Cautious Deliberation

Isaiah 11:1 And there shall come forth a rod out of the stem of Jesse, and a Branch shall grow out of his roots:

2 And the spirit of the LORD shall rest upon him, the spirit of wisdom and understanding, the spirit of counsel and might, the spirit of knowledge and of the fear of the LORD;

3 And shall make him of quick understanding in the fear of the LORD: and he shall not judge after the sight of his eyes, neither reprove after the hearing of his ears:

4 But with righteousness shall he judge the poor, and reprove with equity for the meek of the earth: and he shall smite the earth with the rod of his mouth, and with the breath of his lips shall he slay the wicked.

Isaiah 26:7 The way of the just is uprightness: thou, most upright, dost weigh the path of the just.

8 Yea, in the way of thy judgments, O LORD, have we waited for thee; the desire of our soul is to thy name, and to the remembrance of thee.

9 With my soul have I desired thee in the night; yea, with my spirit within me will I seek thee early: for when thy judgments are in the earth, the inhabitants of the world will learn righteousness.

Ecclesiastes 5:1 Keep thy foot when thou goest to the house of God, and be more ready to hear, than to give the sacrifice of fools: for they consider not that they do evil.

2 Be not rash with thy mouth, and let not thine heart be hasty to utter any thing before God: for God is in heaven, and thou upon earth: therefore let thy words be few.

Ecclesiastes 7:8 Better is the end of a thing than the beginning thereof: and the patient in spirit is better than the proud in spirit.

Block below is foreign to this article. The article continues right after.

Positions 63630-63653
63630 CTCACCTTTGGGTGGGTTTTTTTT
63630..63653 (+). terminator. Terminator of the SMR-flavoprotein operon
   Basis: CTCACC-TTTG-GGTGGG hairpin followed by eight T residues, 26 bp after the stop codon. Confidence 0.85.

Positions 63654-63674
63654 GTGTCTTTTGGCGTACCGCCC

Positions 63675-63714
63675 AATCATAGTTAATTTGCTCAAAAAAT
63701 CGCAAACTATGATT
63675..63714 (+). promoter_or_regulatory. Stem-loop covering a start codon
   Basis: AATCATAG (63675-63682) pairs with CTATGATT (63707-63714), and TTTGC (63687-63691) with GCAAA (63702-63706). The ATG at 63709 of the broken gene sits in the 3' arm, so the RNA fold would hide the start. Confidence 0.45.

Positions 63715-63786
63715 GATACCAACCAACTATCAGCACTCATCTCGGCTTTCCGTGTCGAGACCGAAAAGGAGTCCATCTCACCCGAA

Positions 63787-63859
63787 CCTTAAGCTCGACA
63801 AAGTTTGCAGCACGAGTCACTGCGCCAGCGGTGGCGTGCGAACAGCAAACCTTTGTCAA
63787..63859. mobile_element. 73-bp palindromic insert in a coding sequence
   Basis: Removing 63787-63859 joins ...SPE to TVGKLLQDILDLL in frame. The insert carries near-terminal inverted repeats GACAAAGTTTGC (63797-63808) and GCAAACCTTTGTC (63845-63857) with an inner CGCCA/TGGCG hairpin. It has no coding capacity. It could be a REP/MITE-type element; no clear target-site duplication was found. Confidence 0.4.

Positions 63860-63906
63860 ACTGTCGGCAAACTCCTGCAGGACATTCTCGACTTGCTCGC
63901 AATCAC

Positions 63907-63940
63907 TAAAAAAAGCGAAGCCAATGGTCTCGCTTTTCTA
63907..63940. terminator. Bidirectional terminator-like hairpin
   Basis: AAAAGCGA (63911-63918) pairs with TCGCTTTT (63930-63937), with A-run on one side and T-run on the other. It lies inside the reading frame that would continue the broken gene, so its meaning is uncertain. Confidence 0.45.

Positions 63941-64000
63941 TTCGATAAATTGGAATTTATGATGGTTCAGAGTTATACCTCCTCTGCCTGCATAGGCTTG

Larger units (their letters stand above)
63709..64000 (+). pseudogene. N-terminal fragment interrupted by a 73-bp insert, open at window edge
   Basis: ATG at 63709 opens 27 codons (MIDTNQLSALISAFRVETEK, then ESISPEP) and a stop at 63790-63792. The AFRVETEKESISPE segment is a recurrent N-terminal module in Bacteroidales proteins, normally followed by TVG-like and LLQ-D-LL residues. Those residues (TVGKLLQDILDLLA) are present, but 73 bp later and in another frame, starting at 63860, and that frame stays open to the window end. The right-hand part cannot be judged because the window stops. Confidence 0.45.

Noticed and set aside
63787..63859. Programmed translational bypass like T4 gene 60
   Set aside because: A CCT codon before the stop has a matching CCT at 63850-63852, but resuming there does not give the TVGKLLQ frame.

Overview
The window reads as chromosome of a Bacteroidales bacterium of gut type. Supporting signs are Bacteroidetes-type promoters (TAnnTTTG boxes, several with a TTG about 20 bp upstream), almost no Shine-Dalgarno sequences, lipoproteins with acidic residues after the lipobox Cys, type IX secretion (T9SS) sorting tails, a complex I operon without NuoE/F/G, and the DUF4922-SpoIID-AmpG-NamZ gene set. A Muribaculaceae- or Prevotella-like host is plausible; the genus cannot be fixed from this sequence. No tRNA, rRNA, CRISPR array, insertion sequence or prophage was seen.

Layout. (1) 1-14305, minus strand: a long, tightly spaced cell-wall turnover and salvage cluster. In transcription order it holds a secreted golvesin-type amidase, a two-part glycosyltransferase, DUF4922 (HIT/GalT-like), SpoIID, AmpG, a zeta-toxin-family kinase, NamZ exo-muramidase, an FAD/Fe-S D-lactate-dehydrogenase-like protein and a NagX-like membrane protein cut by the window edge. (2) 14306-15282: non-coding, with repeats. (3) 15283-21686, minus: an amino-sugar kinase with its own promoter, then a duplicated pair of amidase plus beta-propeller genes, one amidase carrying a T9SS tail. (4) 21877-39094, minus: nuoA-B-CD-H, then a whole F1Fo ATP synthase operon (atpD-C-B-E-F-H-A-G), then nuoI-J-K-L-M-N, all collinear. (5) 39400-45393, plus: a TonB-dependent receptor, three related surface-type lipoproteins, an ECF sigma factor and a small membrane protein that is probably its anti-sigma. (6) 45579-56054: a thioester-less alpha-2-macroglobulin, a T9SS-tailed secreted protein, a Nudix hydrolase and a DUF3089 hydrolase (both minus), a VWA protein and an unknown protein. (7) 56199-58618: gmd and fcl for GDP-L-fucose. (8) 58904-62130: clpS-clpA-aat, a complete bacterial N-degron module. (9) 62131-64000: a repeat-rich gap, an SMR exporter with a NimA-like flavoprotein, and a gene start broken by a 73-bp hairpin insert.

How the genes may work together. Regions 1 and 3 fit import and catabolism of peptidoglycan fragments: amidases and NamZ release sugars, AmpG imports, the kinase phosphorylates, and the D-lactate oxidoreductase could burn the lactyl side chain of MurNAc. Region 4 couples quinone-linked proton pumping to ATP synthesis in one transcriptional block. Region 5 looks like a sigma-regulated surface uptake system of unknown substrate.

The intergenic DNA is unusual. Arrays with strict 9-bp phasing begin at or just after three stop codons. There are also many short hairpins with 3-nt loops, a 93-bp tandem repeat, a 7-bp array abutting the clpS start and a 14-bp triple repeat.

9 Be not hasty in thy spirit to be angry: for anger resteth in the bosom of fools.

Ecclesiastes 8:5 Whoso keepeth the commandment shall feel no evil thing: and a wise man’s heart discerneth both time and judgment.

6 Because to every purpose there is time and judgment, therefore the misery of man is great upon him.

I Corinthians 4:3 But with me it is a very small thing that I should be judged of you, or of man’s judgment: yea, I judge not mine own self.

4 For I know nothing by myself; yet am I not hereby justified: but he that judgeth me is the Lord.

5 Therefore judge nothing before the time, until the Lord come, who both will bring to light the hidden things of darkness, and will make manifest the counsels of the hearts: and then shall every man have praise of God.

MEMORY VERSE: Judge not according to the appearance, but judge righteous judgment. —John 7:24

CENTRAL THOUGHT: Jesus, the supreme example of one who judged righteous judgment, didn’t make hasty decisions based on the sight of His eyes or the hearing of His ears; therefore, we are cautioned to be patient rather than hasty, waiting on the Lord to bring the hidden things to light so that we may judge righteous judgment.